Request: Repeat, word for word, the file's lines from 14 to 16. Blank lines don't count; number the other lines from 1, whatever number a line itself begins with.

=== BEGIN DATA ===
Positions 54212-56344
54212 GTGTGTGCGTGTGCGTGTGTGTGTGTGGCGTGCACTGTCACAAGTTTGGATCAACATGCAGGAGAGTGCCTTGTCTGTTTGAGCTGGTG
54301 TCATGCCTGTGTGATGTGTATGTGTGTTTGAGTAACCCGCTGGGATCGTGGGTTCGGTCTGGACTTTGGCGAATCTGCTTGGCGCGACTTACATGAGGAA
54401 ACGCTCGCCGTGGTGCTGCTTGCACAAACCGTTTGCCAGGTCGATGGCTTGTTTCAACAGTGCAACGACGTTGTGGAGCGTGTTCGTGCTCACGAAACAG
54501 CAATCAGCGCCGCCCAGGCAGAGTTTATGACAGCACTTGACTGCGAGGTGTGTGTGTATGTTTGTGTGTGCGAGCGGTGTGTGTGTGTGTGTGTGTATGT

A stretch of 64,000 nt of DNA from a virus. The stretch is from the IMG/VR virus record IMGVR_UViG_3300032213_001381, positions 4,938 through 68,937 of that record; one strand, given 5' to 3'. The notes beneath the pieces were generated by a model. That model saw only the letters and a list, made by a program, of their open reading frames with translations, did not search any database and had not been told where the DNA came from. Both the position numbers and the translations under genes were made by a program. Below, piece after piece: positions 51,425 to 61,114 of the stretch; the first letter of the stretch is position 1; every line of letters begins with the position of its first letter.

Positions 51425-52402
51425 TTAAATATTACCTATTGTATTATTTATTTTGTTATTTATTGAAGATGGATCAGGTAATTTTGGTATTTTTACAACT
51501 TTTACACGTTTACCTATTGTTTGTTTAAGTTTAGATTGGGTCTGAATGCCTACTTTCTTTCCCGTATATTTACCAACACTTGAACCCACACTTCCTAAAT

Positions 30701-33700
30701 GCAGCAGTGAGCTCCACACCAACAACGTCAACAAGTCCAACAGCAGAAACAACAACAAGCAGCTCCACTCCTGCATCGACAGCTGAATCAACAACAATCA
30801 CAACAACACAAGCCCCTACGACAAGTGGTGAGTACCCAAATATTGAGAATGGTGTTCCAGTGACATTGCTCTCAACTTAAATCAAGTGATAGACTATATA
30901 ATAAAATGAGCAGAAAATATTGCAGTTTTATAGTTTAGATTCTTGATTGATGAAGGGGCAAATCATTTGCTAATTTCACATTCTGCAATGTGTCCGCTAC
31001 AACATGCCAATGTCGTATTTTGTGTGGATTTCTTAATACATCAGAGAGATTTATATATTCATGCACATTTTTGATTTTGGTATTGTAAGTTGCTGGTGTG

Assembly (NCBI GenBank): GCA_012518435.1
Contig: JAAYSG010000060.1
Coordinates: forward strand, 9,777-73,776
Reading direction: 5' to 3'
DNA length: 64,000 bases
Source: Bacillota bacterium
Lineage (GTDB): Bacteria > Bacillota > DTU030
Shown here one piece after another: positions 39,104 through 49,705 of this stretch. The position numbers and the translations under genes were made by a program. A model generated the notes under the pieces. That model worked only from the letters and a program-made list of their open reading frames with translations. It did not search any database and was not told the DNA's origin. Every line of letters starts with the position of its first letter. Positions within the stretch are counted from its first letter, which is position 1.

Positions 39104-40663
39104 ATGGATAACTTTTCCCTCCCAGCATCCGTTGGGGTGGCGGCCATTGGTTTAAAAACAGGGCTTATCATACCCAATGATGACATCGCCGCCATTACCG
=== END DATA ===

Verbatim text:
31001 AACATGCCAATGTCGTATTTTGTGTGGATTTCTTAATACATCAGAGAGATTTATATATTCATGCACATTTTTGATTTTGGTATTGTAAGTTGCTGGTGTG

Assembly (NCBI GenBank): GCA_012518435.1
Contig: JAAYSG010000060.1